Philadelphia City Council unanimously passed a resolution introduced by Councilwoman Blondell Reynolds Brown urging President Barack Obama to issue an Executive Order to the United States Treasury to put a woman on the twenty dollar bill by 2020, marking the 100th Anniversary of the 19th Amendment, granting women the right to vote.
The movement is being led by Women on 20’s, an organization founded by Barbara Ortiz Howard. Women on 20’s worked with a group of prominent women historians to select the original list of 100 names. Those names, through a series of selection processes, including a national primary where citizens could cast their vote on the website www.womenon20s.org, have since been narrowed down to a list of four: Rosa Parks, recognized by Congress as the “First Lady of Civil Rights,” she challenged racial segregation by refusing to give up her bus seat to a white man. Her arrest, and the ensuing Montgomery Bus Boycott became symbols in the struggle for racial equality and Civil Rights in the United States; Harriet Tubman, born a slave, she fled North to freedom, later making 19 trips back to the South as an Underground Railroad conductor, leading some 300 slaves to freedom. A nurse during the Civil War, she served the Union army as a scout and spy. She was active in the women’s suffrage movement after the war; Eleanor Roosevelt, acknowledged for redefining the role of First Lady. Used her newspaper column, radio and speeches to champion civil and women’s rights, often in opposition to her husband FDR’s policies. As a UN delegate and “First Lady of the World,” she drafted the Universal Declaration of Human Rights; and Wilma Mankiller, Principal Chief of the Cherokee Nation and first elected female Chief of a Native nation in modern times. Her 10-year administration, from 1985-1995, revitalized the Nation through extensive community development, self-help, education and healthcare programs for the Cherokee Nation’s 300,000 citizens.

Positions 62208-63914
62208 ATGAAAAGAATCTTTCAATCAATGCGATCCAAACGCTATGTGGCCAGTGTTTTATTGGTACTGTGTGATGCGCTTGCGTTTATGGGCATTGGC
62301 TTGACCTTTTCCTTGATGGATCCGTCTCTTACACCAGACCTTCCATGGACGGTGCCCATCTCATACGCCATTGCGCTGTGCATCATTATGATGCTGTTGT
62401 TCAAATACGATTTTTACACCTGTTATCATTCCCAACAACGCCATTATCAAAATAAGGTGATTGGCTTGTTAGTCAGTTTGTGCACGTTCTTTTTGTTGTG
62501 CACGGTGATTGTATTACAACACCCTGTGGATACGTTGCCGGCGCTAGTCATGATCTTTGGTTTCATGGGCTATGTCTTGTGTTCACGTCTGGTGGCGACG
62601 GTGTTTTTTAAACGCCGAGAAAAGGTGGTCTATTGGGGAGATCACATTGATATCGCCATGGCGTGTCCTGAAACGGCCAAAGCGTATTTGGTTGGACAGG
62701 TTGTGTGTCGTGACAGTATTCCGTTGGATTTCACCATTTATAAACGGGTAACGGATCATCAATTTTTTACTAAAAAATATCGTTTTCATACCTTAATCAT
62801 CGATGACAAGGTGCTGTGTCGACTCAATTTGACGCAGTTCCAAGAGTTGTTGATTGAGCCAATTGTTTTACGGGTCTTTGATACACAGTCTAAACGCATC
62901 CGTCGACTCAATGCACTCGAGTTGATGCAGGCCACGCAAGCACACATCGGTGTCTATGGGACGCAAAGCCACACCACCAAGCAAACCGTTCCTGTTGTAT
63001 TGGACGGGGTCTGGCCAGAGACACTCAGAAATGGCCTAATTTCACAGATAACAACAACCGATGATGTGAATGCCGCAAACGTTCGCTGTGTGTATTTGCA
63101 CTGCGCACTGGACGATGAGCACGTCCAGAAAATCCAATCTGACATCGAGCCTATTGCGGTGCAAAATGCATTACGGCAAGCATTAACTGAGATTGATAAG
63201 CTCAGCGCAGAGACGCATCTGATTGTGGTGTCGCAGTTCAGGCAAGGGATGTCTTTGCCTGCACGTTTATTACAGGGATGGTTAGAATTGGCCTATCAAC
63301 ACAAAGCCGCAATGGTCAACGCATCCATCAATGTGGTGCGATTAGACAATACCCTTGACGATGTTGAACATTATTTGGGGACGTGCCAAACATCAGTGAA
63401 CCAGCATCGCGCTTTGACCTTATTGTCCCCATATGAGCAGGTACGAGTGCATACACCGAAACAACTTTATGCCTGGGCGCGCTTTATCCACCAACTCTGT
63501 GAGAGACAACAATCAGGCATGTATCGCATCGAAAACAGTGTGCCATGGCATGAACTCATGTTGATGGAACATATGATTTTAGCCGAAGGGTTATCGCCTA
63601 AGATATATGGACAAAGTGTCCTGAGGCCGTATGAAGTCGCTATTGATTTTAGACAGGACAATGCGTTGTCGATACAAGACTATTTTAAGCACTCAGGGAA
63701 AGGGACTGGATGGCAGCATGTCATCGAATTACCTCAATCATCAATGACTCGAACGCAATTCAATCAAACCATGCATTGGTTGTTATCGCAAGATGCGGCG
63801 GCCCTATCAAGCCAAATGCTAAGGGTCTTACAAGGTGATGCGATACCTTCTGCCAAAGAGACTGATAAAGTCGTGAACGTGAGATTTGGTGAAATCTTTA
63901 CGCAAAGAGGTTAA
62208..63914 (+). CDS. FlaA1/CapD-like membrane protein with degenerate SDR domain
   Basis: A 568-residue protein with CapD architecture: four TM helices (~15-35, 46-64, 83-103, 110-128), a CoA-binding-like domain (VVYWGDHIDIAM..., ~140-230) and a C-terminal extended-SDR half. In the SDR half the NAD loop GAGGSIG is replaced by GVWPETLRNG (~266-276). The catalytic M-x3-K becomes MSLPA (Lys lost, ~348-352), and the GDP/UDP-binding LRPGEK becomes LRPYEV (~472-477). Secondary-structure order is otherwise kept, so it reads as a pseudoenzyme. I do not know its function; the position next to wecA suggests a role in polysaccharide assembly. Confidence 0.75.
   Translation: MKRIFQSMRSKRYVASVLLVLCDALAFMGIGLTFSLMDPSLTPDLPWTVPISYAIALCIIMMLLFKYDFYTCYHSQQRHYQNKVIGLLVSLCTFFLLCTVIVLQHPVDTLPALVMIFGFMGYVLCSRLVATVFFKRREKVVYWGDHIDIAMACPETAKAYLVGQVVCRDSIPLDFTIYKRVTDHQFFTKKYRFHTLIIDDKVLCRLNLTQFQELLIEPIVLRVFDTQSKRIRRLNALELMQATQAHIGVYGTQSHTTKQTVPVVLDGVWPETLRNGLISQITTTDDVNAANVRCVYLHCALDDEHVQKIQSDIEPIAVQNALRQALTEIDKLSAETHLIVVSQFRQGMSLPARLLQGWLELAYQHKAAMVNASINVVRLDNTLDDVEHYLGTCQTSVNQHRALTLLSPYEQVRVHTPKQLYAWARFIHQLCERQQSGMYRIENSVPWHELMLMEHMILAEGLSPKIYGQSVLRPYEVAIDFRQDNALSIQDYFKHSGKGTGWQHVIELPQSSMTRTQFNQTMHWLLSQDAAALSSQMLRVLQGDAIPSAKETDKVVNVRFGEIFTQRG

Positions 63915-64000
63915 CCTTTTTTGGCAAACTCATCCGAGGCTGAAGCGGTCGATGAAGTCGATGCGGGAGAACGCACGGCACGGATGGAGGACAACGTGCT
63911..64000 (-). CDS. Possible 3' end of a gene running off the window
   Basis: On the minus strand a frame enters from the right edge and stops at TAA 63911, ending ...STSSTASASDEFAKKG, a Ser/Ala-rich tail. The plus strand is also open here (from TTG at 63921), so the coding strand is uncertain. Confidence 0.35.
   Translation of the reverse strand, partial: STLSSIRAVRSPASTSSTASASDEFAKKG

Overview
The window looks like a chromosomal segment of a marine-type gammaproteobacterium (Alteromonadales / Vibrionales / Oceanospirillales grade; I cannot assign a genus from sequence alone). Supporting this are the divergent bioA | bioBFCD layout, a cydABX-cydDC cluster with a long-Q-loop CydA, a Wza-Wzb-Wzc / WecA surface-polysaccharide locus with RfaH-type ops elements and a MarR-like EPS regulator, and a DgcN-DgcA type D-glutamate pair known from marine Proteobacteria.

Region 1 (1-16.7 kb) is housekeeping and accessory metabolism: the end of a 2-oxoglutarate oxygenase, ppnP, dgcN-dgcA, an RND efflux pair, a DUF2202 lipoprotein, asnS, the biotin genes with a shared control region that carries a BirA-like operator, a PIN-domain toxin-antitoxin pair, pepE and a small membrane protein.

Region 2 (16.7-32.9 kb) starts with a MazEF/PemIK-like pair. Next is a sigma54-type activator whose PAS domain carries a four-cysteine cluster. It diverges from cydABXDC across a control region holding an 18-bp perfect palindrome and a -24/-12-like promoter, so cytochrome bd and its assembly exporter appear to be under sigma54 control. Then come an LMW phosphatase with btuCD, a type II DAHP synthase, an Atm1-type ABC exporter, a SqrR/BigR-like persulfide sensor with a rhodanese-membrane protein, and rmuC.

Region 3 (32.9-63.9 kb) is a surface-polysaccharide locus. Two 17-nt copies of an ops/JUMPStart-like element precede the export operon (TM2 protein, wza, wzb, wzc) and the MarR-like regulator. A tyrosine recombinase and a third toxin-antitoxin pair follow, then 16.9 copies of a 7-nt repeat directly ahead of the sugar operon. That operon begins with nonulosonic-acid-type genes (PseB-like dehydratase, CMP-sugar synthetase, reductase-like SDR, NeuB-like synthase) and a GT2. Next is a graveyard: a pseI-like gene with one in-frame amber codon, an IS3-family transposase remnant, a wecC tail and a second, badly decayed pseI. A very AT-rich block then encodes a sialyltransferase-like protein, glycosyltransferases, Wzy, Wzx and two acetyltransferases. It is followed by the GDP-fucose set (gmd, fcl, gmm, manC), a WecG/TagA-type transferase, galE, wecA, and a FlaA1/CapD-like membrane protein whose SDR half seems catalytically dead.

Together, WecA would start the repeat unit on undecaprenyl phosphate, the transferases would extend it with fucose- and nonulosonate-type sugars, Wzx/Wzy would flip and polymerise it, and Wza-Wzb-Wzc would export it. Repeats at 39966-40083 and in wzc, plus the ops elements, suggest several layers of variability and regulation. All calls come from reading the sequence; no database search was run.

Parks, Tubman and Roosevelt were selected through the primary voting process, while Mankiller was advanced to the final round because of strong public feedback that the public should have the choice of a Native American to replace President Andrew Jackson, particularly given his role in the Trail of Tears.
“I love the idea,” said Councilwoman Blondell Reynolds Brown. “Generations of girls grow up absorbing these subtle ideas about gender roles, like seeing only men on the money, and only men have been President. It makes a difference. I would also note that if you conduct an informal survey, most of the pushback comes from men.”
She continued,”My vote was for Madam CJ Walker, who was the first female self-made millionaire in the United States, however, she did not make the cut in the voting process, therefore, I am leaning toward Rosa Parks. How fabulous would it be if we could put our first African American and our first woman on the money at the same time? It would be historic.”
Ultimately, when the final candidate is selected, Councilwoman Reynolds Brown will write a letter to President Obama urging him to put the winner on the twenty dollar bill by Executive Order.
“The President is absolutely able to make this happen by Executive Order. I do not yet know if he will, but I would submit that if any President would be the one to break the gender barrier on our paper currency, President Barack Obama would be the one to do it.”
The United States Treasury has printed a total of 12 different paper bills featuring George Washington ($1), Thomas Jefferson ($2), Abraham Lincoln ($5), Alexander Hamilton ($10), Andrew Jackson ($20), Ulysses S. Grant ($50), Ben Franklin ($100), William McKinley ($500), Grover Cleveland ($1000), James Madison ($5000), Salmon Chase ($10000), and Woodrow Wilson ($100,000).
Women have only appeared on lower circulated, less popular metal coins including the Susan B. Anthony one dollar coin which was minted 800 million times before being taken out of circulation. The Susan B. Anthony coin was unpopular with the public, due in part to the fact that in size and coloring, it too closely resembled the quarter. The Susan B. Anthony was replaced by the Sacagawea golden coin, of which only 3 million remain in circulation, and are most frequently used in vending machines for food and mass transit tokens.